Galway City Museum Dive into Galway’s rich archaeology, heritage and history
Galway City Museum is situated on the banks of the river Corrib on the famous Spanish Parade, close to The Claddagh and Galway Bay. Here, visitors can soak up the archaeology, history, sea science and culture of Galway while also enjoying spectacular sea views.
Visitors to Galway City Museum enter the museum courtyard through the iconic Spanish Arch next to some of the finest remains of Galway’s medieval town wall. The museum is home to two classic symbols of the city; the original statue of Irish writer Pádraic Ó Conaire and a traditional sailing vessel – Galway Hooker, the Máirtín Oliver.
Galway City Museum has three floors of galleries housing a range of inspiring exhibitions. Highlights include Tamara Eckhardt’s The Children of Carrowbrowne; Monument; Keepers of the Gael | Caomhnóirí na nGael; Revolution in Galway, 1913-23; The Wild Atlantic – Sea Science; The Galway Hooker and The Claddagh: A Triumph of Unconscious Beauty. These exhibitions invite the visitor to explore Galway’s cultural landscape and learn about its historic relationship with the sea.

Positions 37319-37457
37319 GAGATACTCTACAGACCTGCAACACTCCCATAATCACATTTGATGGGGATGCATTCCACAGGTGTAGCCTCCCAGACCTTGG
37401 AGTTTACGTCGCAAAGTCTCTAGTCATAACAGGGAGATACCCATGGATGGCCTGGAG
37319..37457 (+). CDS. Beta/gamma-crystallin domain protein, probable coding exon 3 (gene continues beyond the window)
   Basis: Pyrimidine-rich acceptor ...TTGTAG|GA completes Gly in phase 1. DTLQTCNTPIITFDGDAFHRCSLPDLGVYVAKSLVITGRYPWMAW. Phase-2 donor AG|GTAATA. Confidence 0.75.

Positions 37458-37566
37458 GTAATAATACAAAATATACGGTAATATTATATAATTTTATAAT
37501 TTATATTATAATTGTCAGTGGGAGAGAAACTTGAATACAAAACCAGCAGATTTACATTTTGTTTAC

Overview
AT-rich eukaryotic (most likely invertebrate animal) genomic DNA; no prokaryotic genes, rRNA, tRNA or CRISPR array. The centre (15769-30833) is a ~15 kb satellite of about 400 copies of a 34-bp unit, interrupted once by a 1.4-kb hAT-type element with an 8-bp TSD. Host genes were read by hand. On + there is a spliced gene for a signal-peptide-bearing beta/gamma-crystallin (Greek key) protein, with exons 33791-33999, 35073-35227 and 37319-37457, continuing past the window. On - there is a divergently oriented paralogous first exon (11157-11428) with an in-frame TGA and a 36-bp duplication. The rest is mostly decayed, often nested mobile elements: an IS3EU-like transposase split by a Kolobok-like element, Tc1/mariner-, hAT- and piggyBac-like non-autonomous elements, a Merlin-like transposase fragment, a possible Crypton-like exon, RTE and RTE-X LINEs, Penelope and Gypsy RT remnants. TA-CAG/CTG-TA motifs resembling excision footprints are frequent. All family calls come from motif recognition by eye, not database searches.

The museum collects material relating to Galway and its people, past and present. The collection comprises thousands of objects, most of which have been donated by the people of Galway. Part of the collection can be seen on display in the museum. Objects not on display form the reserve collection, kept in the stores. Galway City Museum is open Tuesday to Saturday, 10am – 5pm. Admission is FREE! For more information on what’s happening visit www.galwaycitymuseum.ie.
Explore what's nearby...